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18 Nov 2019 - 21 Nov 2019
02 Dec 2019 - 06 Dec 2019

Simple and Inexpensive Ebola Virus Disease Test Developed

By Labmedica International staff writers
Posted on 21 May 2019
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Image: A digitally colorized, transmission electron microscopic (TEM) image, which reveals some of the ultrastructural morphology displayed by an Ebola virus virion (Photo courtesy of Cynthia Goldsmith / CDC).
Image: A digitally colorized, transmission electron microscopic (TEM) image, which reveals some of the ultrastructural morphology displayed by an Ebola virus virion (Photo courtesy of Cynthia Goldsmith / CDC).
Ebola and Marburg viruses can cause severe bleeding and organ failure, with fatality rates reaching 90% in some outbreaks. The diseases spread through direct contact with bodily fluids of an infected person, monkey, gorilla, chimpanzee or bat.

Early symptoms of Ebola and Marburg, include fever, headache and diarrhea, and mimic more common diseases, so there's a critical need for a rapid diagnostic test. Such a test could help in efforts to limit outbreaks by quickly quarantining infected persons. But existing diagnostic tests either are inaccurate or are expensive and require extensive training to administer.

Scientists at the Loyola University Health System (Maywood, IL, USA) have generated a panel of mouse single-chain Fv-antibodies (scFvs) to filovirus glycoproteins (GPs) using cell-free ribosome display and determined their cross-reactivity profiles to all known filovirus species. Antibodies could be the key to diagnosing Ebola and Marburg viruses. An antibody is a Y-shaped protein made by the immune system. When a virus or other pathogen invades the body, antibodies mark it for the immune system to destroy.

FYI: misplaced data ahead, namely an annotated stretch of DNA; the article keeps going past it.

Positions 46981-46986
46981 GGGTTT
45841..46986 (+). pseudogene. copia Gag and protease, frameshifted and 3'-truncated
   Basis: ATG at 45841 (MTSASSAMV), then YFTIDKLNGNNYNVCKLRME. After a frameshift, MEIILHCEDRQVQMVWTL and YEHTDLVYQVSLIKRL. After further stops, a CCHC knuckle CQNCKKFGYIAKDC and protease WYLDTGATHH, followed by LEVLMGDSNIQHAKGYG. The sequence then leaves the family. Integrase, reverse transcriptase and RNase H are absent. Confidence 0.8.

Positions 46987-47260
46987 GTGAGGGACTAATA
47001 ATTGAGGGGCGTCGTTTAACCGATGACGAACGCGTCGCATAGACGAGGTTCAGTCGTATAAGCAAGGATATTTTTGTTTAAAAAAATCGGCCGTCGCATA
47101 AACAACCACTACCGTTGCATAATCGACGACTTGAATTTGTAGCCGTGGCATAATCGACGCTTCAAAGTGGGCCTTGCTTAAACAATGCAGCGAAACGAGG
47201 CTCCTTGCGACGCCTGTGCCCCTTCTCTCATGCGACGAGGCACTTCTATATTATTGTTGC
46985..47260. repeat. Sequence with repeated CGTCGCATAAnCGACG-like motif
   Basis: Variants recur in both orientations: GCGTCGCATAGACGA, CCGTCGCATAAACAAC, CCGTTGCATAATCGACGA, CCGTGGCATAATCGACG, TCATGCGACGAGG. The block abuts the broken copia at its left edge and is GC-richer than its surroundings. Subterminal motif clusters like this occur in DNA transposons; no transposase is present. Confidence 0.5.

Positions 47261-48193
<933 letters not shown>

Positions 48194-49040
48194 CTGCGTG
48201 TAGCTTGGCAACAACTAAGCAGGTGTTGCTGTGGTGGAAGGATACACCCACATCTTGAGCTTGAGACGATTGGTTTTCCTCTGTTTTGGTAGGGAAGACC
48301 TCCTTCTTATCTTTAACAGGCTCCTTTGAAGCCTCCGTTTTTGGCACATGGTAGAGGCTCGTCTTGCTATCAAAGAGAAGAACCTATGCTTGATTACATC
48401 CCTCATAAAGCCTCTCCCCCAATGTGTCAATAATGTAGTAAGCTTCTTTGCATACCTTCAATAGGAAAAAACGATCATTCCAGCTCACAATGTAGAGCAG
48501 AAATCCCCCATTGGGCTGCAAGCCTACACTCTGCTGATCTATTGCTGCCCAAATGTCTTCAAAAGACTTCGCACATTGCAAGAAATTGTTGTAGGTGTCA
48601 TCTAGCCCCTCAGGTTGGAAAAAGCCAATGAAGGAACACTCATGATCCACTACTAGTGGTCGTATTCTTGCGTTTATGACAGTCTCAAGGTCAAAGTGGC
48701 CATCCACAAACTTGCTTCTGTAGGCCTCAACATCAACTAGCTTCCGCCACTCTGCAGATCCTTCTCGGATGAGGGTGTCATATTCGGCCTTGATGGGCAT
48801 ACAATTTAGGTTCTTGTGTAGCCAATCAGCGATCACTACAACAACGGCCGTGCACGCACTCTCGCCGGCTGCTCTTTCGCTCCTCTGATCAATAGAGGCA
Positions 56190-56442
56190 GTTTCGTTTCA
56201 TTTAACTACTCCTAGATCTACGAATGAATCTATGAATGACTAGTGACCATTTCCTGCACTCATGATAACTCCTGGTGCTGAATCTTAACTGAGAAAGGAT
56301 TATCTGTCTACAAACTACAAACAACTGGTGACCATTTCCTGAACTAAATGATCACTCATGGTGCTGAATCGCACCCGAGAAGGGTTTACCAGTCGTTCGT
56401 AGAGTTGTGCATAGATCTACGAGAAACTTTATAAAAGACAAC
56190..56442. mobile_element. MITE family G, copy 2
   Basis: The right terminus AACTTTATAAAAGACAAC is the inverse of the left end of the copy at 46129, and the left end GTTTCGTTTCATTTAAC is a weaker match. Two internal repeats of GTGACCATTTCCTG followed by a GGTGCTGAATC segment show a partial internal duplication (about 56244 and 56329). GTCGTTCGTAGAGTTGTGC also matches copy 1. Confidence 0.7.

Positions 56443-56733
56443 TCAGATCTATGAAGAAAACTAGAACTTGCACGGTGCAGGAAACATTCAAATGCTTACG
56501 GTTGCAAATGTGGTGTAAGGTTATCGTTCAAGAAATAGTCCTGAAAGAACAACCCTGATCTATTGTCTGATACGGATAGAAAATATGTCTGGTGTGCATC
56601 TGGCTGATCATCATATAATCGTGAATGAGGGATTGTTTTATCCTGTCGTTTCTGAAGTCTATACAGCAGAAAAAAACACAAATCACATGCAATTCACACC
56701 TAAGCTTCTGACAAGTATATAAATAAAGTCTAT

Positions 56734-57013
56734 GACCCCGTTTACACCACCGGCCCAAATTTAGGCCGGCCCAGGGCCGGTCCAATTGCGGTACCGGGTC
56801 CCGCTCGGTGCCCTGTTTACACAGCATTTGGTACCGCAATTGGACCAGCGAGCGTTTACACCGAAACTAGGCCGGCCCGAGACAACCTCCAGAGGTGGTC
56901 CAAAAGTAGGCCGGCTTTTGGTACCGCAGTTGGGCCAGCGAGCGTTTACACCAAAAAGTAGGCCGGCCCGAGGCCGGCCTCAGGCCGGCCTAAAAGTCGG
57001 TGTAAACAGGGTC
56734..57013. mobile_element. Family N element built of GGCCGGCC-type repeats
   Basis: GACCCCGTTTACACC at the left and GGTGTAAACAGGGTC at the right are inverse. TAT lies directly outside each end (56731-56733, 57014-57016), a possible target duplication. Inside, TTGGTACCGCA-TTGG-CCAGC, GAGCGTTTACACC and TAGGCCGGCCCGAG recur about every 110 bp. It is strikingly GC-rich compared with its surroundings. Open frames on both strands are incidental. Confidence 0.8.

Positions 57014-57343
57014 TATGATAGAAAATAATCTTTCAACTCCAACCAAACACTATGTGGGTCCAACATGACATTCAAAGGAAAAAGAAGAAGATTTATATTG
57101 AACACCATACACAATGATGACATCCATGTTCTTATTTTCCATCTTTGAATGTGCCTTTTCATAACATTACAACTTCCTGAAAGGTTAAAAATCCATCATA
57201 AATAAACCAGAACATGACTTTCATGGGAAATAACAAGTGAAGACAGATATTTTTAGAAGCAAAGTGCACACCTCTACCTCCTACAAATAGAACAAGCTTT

The team used a technology called cell-free ribosome display, and generated two synthetic antibodies that bind to all six Ebola and Marburg viruses. The study involved the use of non-hazardous proteins that sit on the surface of Ebola and Marburg viruses. Because the actual viruses were not used in the study, there was no risk of infection to the scientists or the public. The antibodies, which are inexpensive to produce, potentially could be used in a simple filter paper test to detect Ebola virus and the related Marburg virus. If the filter paper turns color, the virus is present. The study was published on May 6, 2019, in the American Journal of Tropical Medicine & Hygiene.

Related Links:
Loyola University Health System


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